Change in the water odor is one of the most common complications of using a water heater. If it malfunctions, the hot water it gives smells like rotten eggs. The reason behind this is a gas, namely hydrogen sulfide. The water which runs out of faucets and fixtures gives off a pungent smell and also discolors it successfully.
How Sulfur Gas Makes Water Smell Like Rotten Eggs?
Naturally, the water supplies contain sulfate in them in the form of ions. This chemical component is not a health hazard at standard levels and goes undetectable during routine checking. But, in instances where sulfur ions react with hydrogen gas, its form changes, which is why the hot water smells like rotten eggs. There are 2 main reasons for this complication:
Corrosion of Anode Rod – Aluminum or Magnesium
An anode rod is present in the water heaters to protect the entire system. How does it do it? This rod draws corrosive minerals on itself rather than let it maneuver around. Therefore, It itself corrodes away, letting the tank remain as good as new.
Usually, aluminum or magnesium rods are available for this purpose. When these metals corrode, the ions react with sulfate in water that, either hot or not, smells pungent, giving rotten eggs whiff.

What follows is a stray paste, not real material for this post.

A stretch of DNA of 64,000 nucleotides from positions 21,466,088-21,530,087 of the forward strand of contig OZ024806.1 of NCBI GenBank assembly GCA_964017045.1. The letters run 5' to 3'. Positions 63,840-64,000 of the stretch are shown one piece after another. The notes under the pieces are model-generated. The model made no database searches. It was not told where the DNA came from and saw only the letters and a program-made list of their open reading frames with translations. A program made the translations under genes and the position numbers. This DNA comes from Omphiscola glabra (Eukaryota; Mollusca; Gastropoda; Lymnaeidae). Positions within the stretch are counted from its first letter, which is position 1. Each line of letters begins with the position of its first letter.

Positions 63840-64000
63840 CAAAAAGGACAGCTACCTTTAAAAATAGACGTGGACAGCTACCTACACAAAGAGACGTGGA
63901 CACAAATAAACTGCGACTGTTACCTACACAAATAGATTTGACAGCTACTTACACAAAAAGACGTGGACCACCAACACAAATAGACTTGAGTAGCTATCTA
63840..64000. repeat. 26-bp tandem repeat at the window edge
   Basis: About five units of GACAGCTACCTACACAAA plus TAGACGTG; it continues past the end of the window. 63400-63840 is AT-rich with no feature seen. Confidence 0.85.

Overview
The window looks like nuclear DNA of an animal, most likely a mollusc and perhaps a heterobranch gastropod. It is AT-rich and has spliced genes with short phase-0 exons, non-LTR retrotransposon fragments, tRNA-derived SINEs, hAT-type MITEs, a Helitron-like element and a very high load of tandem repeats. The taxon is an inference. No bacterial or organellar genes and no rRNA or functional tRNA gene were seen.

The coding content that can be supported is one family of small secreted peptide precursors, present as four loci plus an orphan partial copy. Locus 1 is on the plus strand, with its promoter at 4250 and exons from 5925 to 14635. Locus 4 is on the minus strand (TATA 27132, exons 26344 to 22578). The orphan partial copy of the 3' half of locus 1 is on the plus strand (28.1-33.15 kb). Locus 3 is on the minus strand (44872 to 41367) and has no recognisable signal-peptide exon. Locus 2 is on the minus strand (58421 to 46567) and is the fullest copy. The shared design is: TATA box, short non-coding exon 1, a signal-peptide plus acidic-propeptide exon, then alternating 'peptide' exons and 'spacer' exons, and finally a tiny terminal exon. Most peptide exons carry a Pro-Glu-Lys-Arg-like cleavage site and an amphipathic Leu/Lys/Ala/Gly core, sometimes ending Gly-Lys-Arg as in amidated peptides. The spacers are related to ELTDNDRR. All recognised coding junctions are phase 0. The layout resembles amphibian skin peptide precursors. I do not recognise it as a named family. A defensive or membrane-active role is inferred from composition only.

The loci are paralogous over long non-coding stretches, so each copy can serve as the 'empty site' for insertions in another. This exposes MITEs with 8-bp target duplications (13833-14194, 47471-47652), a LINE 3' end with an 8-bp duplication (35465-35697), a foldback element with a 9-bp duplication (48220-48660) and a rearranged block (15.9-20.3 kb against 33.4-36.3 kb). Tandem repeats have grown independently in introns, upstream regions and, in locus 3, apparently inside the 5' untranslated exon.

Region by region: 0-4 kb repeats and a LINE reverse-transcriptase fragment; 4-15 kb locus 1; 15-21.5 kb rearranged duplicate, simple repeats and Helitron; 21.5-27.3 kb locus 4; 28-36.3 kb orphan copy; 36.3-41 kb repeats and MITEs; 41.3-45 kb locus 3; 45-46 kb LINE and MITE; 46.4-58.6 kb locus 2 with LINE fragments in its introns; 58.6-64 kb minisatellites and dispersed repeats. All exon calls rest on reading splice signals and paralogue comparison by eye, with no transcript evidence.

Increased Sulfur-Reducing Bacteria In Water
These kinds of bacteria feed off the sulfates, which gradually reduces them into the gas – hydrogen sulfide. If your water supply has an increased quantity of SRB, there will be more gas; that is why your hot water pouring smells like rotten eggs.
Most of the time, water treatment processes get rid of most amounts of SRBs with chlorine or any other disinfectant. However, the volume coming from the wells is untreated and will contain a high number.
How to Get Rid Of Hot Water That Smells Like Rotten Eggs?
You will mostly find SRBs in low-oxygen areas such as heaters, deep wells, tanks, or plumbing networks. These kinds of bacteria gain their energy via sulfur that gives off pungent gas whiffs, making your hot water smell like rotten eggs.
Fix Number 1: Concentrated Chlorine Treatment
This solution is a temporary version working best in the short term. A pre-determined chlorine quantity is added to your circulatory water system in this treatment. Once the chlorine spreads, the water let through taps and ran out.
It is best not to use this water during the circulation time or at least 24 hours from the treatment. The supply cut is one of the reasons why this method is inconvenient and temporary.
Fix Number 2: Replace Magnesium Anode with Alum Anode
This step is a lot more convenient as you can easily change the magnesium anode with aluminum. The interchange helps water not react with it, thus rendering it smell-free. An added advantage of using aluminum is that it is low-priced and lasts long.